HICCUP: Your Way Past Competitors On Facebook

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Every company is trying to use Facebook in an attempt to move their business forward and stay connected to their customers in this fast-paced world. Why are some companies more successful at this than others? Content is the key to staying in touch with your customers and keeping them informed. The content, however, must be a rich mix of information, education, humor and fun. Use the HICCUP approach to make your Facebook page more successful:

Humor

Humor allows your audience to come away with a warm fuzzy feeling and a friendly attachment to your message. It doesn’t have to be

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Executive Peer Group 2.0

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One way executives resolve tough business problems and learn about best practices is to establish an unofficial board of directors. This unofficial board of directors usually consists of managers and owners of unrelated and non-competitive businesses so that each member can speak candidly about their businesses without concern that the information could be used by a competitor.

These executive peer boards often meet as a group for a half day each month to discuss their thorniest problems and share successful strategies, and a half day each month individually with the group’s professional facilitator. One MANA member recently shared with me that each member of his eight-person executive peer board pays $7,200 in annual dues and that the benefits to his business have returned his investment many times over.

Those eight members invest a total of $57,600 per year and consider the investment in third-party input on their business operations to be money very well spent. And yet many manufacturers who sell through rep networks miss out on an opportunity to get much more specific advice about their business operations from a group that is already intimately familiar with their businesses because they have not formed a rep council.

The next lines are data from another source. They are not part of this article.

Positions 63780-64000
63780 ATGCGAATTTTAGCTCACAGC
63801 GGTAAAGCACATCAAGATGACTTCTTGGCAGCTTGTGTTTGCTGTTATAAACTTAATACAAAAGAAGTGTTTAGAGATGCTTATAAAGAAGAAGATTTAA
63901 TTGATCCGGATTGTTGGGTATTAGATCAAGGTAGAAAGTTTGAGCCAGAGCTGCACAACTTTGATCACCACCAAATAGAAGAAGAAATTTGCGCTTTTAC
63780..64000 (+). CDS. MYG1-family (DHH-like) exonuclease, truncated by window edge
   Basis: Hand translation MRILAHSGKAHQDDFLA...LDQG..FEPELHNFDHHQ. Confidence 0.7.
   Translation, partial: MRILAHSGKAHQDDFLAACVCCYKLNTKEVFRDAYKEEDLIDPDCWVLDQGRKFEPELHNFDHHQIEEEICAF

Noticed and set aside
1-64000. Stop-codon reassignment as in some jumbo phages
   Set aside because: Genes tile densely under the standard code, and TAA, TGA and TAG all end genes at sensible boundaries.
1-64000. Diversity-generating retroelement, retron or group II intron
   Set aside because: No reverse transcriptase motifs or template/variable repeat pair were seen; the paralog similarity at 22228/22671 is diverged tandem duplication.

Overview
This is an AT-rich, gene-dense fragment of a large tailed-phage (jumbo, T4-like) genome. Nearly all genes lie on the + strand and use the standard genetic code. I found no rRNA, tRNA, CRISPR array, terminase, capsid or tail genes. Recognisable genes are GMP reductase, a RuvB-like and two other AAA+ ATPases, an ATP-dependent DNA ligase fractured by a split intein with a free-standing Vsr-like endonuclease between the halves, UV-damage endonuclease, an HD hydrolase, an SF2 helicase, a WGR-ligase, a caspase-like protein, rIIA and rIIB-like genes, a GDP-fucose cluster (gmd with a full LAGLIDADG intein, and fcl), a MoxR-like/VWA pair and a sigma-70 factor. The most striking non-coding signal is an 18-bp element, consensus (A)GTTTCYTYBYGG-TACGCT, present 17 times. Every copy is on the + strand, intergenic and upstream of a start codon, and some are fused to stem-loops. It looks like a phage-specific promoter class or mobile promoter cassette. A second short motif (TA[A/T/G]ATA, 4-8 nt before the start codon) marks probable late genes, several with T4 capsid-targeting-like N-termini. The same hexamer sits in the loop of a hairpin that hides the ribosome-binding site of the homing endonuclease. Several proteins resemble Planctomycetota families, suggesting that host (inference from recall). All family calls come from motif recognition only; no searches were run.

Manufacturers should consider a rep council to be “Executive Peer Group 2.0” for a number of reasons:

• Unlike members of traditional executive peer groups, members of your rep council are not strangers to your business, so your rep council can bypass the prologue where each member explains to the others what their business does and the environment of their industry, and instead get right to work.

• Each member of your rep council has a direct financial interest in your company’s growth, giving them extra incentive to work with laser focus on your company’s success.

• In an eight-member executive peer group, each member gets one eighth (12.5%) of the group’s time. In a rep council, your company is the only focus and gets 100% of the group’s time.

• A six-person rep council is a real bargain compared with the executive networking group. Your typical total cost is around $5,200 for six $400 plane tickets, twelve $150 hotel nights, and $1,000 in meals.

After reading about rep councils in this issue of Agency Sales magazine, you can learn even more about rep councils from MANA’s online resources at www.manaonline.org. We encourage MANA manufacturer members to get the best and most cost-effective advice available by establishing rep councils and to contact MANA for any help needed to launch a productive rep council.

Rep Councils Why You Need Them

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This is addressed primarily to you, sales managers and rep-managers who are responsible for a rep network. I hope you have figured out that reps, like your teenage kid, will tell you what you want to hear when you ask a question. Unlike your teenage kids, there is a good reason or perhaps a better reason for reps to tell you what you want to hear. They don’t want to antagonize a good principal and get on your wrong side. Being on the wrong side of a principal can lead to the loss of income or the line. This is

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Rep Councils Show They Have Staying Power